Certified Safety Professional (CSP)
Renewal Period: 5 years
The Board of Certified Safety Professionals (BCSP), Certified Safety Professional (CSP) is an intermediate-level credential for professionals who support workplace safety practices. Candidates are required to have professional experience that includes safety responsibilities. CSPs conduct worksite assessments, determine risk, measure hazards and controls, evaluate risk and hazard control measures, investigate incidents, maintain incident and loss records, and prepare emergency response plans. Candidates are required to hold a bachelor's degree in any field. CSP candidates must meet experiential requirements that relate to the field of workplace safety. Candidates must pass a written exam.
More information can be found on the certifying agency's website.
Certified Safety Professional (CSP)
Eligibility Requirements (View Details)
- Credential Prerequisite: ASP, GSP, TSP, or CIH
- Experience: 4 years
- Education: Bachelors
Note: This credential may have multiple options for a Service member to meet eligibility requirements. Requirements listed here are based on the minimum degree required. To view other options, see the Eligibility tab.
Exam Requirements (View Details)
- Written Exam
- Oral Exam
- Practical Exam
- Performance Assessment
Candidates must hold one of the following BCSP-approved credentials:
Candidates must have a Bachelor's degree in any field from an accredited college or university recognized by the Council for Higher Education Accreditation (CHEA) or the U.S. Department of Education.
Candidates must have four years of professional safety experience that meets all of the following criteria:
- Be the primary function of a position.
- The position's primary responsibility must be the prevention of harm to people, property and the environment.
- The position must be full time.
- The professional safety function must be at least 50% of the position duties.
- Duties must be at a professional level, determined by the degree of responsible charge and the ability to defend and reliance by others on analysis and recommendations related to control of hazards.
- Have a breadth of duties including hazard recognition, evaluation, and analysis.
Advanced Science and Math (7.4%)
- Core concepts in anatomy and physiology
- Core concepts in chemistry (organic and general chemistry)
- Core concepts in physics
- Mathematics (e.g., geometry, algebra, trigonometry)
- Statistics for interpreting data (e.g., mean, median, mode, confidence intervals, probabilities, pare to analysis)
- Core research methodology concepts
Management Systems (19.5%)
- Benchmarks and performance standards
- How to measure, analyze, and improve organizational culture
- Incident investigation techniques
- Management of change techniques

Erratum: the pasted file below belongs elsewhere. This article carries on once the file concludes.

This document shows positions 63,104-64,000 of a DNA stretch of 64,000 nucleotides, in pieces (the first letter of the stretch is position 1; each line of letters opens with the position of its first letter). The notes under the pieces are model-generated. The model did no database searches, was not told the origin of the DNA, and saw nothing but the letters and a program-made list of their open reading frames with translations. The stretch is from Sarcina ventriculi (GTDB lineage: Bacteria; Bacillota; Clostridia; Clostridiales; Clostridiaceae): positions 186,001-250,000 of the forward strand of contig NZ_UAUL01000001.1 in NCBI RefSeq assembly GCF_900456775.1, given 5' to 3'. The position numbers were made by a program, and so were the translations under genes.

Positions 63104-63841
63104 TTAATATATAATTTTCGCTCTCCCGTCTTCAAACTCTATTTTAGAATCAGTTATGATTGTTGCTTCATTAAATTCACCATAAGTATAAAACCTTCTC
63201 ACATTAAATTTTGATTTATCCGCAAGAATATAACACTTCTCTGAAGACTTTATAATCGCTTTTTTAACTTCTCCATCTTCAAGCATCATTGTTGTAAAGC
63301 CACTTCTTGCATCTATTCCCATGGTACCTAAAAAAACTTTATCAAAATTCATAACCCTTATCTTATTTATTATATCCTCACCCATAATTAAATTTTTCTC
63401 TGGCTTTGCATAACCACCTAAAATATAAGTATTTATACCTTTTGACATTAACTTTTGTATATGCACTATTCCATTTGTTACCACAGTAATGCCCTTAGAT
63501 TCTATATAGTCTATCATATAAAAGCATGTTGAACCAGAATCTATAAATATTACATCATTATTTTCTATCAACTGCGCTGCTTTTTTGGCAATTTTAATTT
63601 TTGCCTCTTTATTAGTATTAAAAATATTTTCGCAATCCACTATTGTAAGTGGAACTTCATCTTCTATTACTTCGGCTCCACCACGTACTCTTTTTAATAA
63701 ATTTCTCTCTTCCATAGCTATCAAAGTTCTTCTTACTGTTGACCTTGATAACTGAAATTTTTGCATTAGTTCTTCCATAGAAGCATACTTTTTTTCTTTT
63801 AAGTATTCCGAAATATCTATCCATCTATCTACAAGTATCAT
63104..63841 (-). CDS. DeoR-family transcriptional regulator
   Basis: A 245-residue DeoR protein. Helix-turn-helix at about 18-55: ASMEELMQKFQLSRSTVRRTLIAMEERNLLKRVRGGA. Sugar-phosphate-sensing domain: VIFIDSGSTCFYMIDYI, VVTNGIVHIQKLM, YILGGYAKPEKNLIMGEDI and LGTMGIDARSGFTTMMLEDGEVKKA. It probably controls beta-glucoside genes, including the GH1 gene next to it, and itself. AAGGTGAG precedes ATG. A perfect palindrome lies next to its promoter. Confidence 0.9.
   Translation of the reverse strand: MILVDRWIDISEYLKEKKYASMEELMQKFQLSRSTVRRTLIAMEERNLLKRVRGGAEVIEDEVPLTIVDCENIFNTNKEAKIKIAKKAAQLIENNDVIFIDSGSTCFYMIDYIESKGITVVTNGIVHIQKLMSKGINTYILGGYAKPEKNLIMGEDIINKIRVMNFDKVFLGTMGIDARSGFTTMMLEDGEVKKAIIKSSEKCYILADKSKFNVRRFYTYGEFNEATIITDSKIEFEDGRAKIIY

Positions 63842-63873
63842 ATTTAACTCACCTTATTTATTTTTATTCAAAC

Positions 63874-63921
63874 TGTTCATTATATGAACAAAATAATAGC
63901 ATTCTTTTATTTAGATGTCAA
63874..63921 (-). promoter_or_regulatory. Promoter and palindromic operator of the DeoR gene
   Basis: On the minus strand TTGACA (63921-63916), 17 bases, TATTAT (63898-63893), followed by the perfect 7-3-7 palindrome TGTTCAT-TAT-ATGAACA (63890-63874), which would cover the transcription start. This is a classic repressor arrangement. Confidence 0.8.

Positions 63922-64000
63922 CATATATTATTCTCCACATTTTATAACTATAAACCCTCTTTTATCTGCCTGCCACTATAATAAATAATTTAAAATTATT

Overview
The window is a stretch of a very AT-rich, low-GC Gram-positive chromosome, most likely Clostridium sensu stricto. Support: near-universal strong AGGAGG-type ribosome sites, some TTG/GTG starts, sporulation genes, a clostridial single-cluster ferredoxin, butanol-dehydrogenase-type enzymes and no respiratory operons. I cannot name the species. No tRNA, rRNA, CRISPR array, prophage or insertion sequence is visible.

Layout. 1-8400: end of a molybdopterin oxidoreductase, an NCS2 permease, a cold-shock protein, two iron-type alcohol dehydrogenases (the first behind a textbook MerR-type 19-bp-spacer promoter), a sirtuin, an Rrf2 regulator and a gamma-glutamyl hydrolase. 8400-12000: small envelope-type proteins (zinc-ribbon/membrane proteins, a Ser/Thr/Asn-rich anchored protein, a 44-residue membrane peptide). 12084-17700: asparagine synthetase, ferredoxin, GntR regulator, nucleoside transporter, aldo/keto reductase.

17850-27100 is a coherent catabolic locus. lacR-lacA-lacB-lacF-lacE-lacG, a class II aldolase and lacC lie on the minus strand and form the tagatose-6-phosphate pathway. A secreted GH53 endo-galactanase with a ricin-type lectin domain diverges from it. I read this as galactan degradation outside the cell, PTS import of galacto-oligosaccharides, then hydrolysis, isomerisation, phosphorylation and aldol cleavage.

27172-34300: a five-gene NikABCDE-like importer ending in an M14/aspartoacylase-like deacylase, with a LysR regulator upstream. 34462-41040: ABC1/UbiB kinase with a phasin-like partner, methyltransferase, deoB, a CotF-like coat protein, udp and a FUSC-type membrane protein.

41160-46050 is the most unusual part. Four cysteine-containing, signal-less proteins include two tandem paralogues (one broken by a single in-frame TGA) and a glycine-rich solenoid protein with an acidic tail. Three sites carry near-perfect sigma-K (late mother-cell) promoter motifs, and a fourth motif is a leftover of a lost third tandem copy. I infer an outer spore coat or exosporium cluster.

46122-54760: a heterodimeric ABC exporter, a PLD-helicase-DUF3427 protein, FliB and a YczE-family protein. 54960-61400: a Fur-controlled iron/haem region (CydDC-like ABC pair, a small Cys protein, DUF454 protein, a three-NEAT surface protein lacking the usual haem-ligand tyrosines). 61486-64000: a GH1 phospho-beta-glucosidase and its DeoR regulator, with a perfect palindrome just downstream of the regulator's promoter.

- System safety techniques (e.g., root cause, job safety analysis, fault tree analysis)
- The elements of business continuity and contingency plans
- Types of leading and lagging safety, health, environmental, and security performance indicators
- Safety, health, and environmental management and audit systems (e.g., ANSI/AIHA Z10, ISO 14000 series, OHSAS 18000 series, ISO 19011)
- Applicable requirements for health plans, programs, and policies
- Applicable requirements for safety plans, programs, and policies
- Documentation retention or management principles (e.g., incident investigation, training records, exposure records, maintenance records, environmental management system, audit results)
- Budgeting, finance, and economic analysis techniques and principles (e.g., timelines, budget development, milestones, resourcing, financing risk management options)
- Management leadership techniques (e.g., Management theories, leadership theories, motivation, discipline, communication styles)
- Project management concepts and techniques (e.g., RACI charts, project timelines, budgets)
Risk Management (10.3%)
- Analysis required to support risk management options
- Behavior modification techniques
- Hazard analysis methods
- The costs and benefits of risk analysis
- The risk assessment process
Advanced Safety Concepts (22.9%)
- Administrative controls (e.g., job rotation, chemical substitution)
- Chemical process safety management (e.g., pressure relief systems, chemical compatibility, management of change, materials of construction, process flow diagrams)
- Common workplace hazards (e.g., electrical, falls, confined spaces, lockout/tagout, working around water, caught in, struck by, excavation, welding, hot work, cold and heat stress, combustibles, laser, and others)
- Engineering controls (e.g., ventilation, guarding, isolation)
- Facility life safety features (e.g., public space safety, floor loading, occupancy loads)
- Fleet safety principles (e.g., driver and equipment safety, maintenance, surveillance equipment)